For many students, college is a time of growth and change. We leave the comfort of our young lives as idealistic dreamers. We enter the world expecting new and expanding horizons. We hope to affirm the American worldview that we have been brought up with: that hard work, education and a little luck will carry us straight to the top of the economic food chain. Often I have heard young people discuss their desire to make more money, to break free of the cycle of poverty and to finally arrive in that long-sought job. Unfortunately, for those born into poverty, the odds are already stacked against them and are even worse for African American and Hispanic families.
Any amount of reading or researching will reveal how deep this divide goes. The top 1 percent of households maintains an exorbitant amount of the nation’s wealth. The top 5 percent is staggering. This fact may be in keeping with many peoples’ love of the free market and capitalism, but the other important factor to consider is upward mobility. While the news media likes to emphasize the rare rags to riches story, breaks like this are far from the norm. The reality is that the economic setting you are born in has too great a bearing on how far you will make it.
Naysayers would have us believe that the poor do not work as hard as the rich, or that they are being left behind as a result of their own philosophy and practices. Imagine the model of our economy for a moment, and you will see the flaw in their argument. In order for the rich to remain rich, there must be a working class. There must be the gas station attendants, construction workers, factory line employees, crossing guards, truck drivers, cooks, teachers and fast food employees. The wealthy rely on the labor that is generated by some of the poorest and hardest-working employees in our country.
As much as I wish it were not the case, there is a problem with our distribution of wealth. Every time someone tries to discuss the disadvantaged poor, there is another group who cries “Socialism!” Lobbyists and politicians try to cut food stamps, Medicare, Welfare and Unemployment while the military-industrial complex chews up our tax money and commits us to foreign conflicts. We talk about rebuilding at home, but face opponents at every political juncture. As a result of poor rulings by the Supreme Court, wealthy citizens have become key players in politics, pouring money wherever their interests see fit.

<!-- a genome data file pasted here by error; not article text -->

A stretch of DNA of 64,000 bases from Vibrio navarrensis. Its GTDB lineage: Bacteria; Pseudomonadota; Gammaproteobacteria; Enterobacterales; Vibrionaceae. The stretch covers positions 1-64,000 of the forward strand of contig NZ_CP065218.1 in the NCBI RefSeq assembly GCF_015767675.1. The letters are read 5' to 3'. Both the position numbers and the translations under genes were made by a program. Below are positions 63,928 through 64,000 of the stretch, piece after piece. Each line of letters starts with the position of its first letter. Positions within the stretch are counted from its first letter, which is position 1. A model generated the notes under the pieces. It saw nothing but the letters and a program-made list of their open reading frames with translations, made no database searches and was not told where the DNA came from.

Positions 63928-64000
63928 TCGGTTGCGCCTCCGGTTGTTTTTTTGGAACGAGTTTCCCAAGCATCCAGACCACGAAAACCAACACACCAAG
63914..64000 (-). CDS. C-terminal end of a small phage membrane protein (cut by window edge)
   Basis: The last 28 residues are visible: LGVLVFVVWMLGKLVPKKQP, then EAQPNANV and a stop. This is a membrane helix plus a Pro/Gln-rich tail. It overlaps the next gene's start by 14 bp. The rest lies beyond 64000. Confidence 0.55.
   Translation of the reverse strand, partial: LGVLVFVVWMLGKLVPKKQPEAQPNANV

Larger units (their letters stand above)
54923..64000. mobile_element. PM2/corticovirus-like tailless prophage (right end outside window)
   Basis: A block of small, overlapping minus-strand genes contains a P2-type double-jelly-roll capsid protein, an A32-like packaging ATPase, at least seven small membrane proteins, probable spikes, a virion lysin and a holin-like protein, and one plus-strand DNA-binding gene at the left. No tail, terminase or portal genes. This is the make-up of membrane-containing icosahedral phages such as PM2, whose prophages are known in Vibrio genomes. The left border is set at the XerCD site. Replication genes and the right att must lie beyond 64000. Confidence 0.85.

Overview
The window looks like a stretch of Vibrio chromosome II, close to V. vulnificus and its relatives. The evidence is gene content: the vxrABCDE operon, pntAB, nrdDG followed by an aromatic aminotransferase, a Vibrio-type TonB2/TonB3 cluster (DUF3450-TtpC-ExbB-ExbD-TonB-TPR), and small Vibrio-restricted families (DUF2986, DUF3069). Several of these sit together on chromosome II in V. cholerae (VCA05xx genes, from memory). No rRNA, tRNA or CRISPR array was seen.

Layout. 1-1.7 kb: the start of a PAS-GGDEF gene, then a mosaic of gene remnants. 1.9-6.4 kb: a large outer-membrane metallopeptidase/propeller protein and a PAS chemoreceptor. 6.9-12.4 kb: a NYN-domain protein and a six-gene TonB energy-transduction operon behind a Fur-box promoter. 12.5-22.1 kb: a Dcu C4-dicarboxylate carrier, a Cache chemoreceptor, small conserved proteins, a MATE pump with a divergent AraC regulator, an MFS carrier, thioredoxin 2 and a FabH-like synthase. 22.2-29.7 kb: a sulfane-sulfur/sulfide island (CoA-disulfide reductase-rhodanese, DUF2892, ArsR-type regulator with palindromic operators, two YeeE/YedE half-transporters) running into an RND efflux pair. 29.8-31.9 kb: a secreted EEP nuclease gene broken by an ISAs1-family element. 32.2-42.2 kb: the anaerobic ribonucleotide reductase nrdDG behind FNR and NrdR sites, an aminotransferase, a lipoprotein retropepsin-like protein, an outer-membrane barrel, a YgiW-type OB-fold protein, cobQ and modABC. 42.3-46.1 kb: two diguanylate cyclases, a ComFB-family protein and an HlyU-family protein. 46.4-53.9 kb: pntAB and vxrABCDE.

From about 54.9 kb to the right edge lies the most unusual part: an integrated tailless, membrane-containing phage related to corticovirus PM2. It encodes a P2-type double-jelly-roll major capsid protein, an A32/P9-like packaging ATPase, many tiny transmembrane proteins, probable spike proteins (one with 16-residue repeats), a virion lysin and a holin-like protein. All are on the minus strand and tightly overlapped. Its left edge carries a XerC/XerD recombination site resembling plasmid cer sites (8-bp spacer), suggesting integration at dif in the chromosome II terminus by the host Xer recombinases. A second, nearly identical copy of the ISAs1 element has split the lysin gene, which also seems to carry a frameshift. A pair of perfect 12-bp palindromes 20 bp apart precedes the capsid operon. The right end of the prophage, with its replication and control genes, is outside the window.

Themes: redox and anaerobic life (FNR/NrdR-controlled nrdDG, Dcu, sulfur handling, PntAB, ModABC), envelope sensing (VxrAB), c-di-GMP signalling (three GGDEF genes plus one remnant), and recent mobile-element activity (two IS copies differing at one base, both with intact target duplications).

Being raised by a single mother and a teacher taught me to value the service of educators. My mother struggled through college while raising my brother and me. After a difficult road, she entered the job market, making a very small amount of money. She worked long hours, often into the middle of the night. She loved working with children, helping to guide them and teach them. I have heard people say, “Well if you don’t like it then find something else.” This is a poor excuse for the rates that we pay our teachers who provide an essential service to our young. Raising the minimum wage and showing appreciation for people whose jobs are integral to our society would be a good start.
As a college student on the verge of graduation, I worry about how I will fit. As a person who wants to help people and see this nation grow, I fear that my contribution will go unnoticed. I see wonderful people struggling around me, and wonder: Is this really what the founding fathers intended? What has happened to the American dream?